When Anthony Elliot, Earl of Greyley, is left with five unruly orphans, the youngest 4 and the oldest 11, from his deceased cousin, he plans on bringing them up as perfect examples of good education and breeding—a plan that is made impossible by the interference of their manipulative grandmother.
Soon it becomes obvious that no governess proves to be the children’s match, and Anthony is forced to employ Anna Thraxton, the only governess able to handle the “difficult” cases… and best friend of his little sister. But Anna, once a member of the ton herself and only in employ due to her grandfather’s bad investments and her love for the expensive finery, is more than he expected.
Anthony, who is engaged to be married, doesn’t believe in denying himself the pleasure of Anna’s attention and kisses. She might be meddling when it comes to his children and his estate, but she is vivacious and fiery and so very beautiful. And Anna? Aware of her social status she is scheming to improve his simmering fiancée’s disposition, while trying her best to deny the temptation of becoming Anthony’s mistress.
Sounds interesting, doesn’t it? And the first 100 pages are exactly that. However, all that comes after that is… disappointing. Not what I expected from a regency historical and an author that had delivered the fun and light-hearted romp of The Seduction of Sara.
The biggest problem I had is with the hero. He might be gorgeous, titled and wealthy, and the heroine seems to like him well enough, but I didn’t think him honorable—he’s asking her to be his mistress while betrothed to another; or the way he acts towards his children (he’s mostly shouting and punishing them); or how he takes care of his troublesome relatives (he is bullying and threatening them into observing his rules, his orders). Not once did I find him worthy of her. Not once did I understand her fascination for him. She, who is beautiful, caring, loving and lively, deserves so much better.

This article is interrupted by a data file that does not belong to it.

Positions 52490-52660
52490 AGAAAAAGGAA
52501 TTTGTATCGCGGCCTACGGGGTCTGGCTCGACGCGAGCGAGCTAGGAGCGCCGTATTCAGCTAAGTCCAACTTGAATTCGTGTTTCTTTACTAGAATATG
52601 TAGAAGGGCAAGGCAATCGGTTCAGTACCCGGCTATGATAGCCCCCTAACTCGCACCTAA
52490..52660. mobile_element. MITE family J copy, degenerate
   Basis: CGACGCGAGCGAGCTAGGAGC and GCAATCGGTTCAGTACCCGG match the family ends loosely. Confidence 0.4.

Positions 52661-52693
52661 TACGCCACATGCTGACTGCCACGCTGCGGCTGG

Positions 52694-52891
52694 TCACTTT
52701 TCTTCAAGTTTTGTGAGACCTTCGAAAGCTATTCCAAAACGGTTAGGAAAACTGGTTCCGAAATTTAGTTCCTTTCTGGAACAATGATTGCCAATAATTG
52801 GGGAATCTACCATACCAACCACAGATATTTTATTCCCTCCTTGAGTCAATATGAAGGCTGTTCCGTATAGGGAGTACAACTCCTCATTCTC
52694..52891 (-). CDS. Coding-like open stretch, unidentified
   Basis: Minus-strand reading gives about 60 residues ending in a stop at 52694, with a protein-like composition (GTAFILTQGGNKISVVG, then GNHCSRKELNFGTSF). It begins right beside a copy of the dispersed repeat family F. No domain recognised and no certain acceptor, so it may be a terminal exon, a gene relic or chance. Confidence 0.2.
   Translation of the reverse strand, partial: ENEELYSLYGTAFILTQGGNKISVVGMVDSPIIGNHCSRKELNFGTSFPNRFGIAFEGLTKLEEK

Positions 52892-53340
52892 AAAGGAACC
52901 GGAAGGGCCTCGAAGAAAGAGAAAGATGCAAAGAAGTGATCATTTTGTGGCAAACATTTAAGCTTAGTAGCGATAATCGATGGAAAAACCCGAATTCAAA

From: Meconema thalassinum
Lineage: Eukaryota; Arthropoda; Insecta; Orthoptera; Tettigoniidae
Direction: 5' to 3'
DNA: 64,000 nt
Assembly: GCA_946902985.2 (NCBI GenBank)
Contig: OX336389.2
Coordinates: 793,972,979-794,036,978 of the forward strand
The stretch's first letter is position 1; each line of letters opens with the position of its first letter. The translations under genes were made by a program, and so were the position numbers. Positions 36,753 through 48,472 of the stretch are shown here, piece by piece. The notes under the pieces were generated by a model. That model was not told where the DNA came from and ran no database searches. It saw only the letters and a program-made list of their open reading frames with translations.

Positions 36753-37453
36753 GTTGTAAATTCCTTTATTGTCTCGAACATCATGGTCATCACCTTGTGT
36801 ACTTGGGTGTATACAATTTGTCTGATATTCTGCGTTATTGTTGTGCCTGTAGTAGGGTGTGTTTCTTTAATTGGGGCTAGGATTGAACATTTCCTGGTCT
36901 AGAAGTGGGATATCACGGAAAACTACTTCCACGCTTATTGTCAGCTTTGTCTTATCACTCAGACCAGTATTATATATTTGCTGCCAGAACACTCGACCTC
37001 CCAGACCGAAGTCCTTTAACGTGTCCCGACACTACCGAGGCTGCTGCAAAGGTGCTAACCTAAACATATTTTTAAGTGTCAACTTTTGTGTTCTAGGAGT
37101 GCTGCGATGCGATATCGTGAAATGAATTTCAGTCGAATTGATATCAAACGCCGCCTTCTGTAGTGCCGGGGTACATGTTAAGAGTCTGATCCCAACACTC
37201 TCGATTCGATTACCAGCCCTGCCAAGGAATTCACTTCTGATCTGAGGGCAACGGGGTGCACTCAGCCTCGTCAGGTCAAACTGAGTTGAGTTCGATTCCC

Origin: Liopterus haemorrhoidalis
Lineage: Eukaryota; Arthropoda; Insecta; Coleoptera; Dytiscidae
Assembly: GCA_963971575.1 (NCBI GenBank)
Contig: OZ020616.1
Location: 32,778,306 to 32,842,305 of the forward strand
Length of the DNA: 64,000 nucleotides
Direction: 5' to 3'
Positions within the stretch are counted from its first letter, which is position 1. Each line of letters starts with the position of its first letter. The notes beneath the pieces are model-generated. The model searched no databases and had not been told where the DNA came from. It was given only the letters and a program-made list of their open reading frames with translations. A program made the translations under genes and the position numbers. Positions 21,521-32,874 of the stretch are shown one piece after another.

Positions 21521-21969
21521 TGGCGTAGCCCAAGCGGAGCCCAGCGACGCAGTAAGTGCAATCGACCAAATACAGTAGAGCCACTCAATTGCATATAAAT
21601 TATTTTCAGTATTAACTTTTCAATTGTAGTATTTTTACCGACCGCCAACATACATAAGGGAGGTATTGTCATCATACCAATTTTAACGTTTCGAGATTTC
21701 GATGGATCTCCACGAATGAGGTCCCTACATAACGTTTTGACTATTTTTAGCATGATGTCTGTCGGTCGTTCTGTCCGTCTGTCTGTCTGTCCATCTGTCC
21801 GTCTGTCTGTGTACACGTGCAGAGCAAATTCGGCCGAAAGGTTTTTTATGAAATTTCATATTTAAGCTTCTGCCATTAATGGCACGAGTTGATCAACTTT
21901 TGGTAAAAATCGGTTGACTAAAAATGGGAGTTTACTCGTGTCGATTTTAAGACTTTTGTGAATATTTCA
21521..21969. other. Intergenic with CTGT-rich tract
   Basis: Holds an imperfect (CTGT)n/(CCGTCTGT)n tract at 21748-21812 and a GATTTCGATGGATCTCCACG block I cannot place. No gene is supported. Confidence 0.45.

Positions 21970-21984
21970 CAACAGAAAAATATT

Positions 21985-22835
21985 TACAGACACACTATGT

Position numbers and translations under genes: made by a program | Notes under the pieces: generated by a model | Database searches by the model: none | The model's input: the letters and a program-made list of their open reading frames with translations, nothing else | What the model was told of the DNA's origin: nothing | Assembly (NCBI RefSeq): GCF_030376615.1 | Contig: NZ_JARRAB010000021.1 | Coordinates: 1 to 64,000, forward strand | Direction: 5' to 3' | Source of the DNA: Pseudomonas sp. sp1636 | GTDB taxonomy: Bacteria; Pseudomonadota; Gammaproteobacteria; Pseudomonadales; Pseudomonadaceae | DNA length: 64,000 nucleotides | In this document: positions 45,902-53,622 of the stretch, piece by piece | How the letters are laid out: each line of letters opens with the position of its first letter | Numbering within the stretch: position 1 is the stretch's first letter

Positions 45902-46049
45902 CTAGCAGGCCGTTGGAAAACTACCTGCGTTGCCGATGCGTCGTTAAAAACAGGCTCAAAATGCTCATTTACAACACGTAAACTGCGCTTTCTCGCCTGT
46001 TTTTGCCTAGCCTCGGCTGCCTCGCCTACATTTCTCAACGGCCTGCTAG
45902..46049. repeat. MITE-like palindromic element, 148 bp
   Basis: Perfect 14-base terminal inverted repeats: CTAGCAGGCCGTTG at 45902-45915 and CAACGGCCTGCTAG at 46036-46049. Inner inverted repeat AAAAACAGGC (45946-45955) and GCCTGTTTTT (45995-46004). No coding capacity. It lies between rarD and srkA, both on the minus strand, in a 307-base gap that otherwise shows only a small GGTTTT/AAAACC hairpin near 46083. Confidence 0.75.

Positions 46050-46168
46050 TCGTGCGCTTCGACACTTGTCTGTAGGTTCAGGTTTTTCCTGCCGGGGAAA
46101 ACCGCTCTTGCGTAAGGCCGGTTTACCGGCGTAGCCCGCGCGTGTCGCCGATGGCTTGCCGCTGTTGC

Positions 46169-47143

My other problem was with the pacing. To be honest, most of the time I was bored. It just moved too slowly, was missing the witty exchanges and the sensual tension. Don’t want to reveal too much, but the one and only love scenes in this book is as close to the end of the book as you can get, and left me cold! I didn’t feel any of the author’s love for her characters or their story. It felt more like an unpleasant task instead of a labor of love and passion.
However, it is not all that bad. Ms Hawkins did create secondary characters that seem to leap off the pages. They are well rounded and thought out. I’m not soon to forget Anna’s grandfather or Anthony’s five children.
But when it comes to well-written and well-loved governess themed regency historicals, I will go back to my favorites, penned by Christina Dodd and Suzanne Enoch. And for any other regencies, there is always Julia Quinn and Amanda Quick, as well as Ms Hawkins’ previous titles and hopefully her upcoming ones.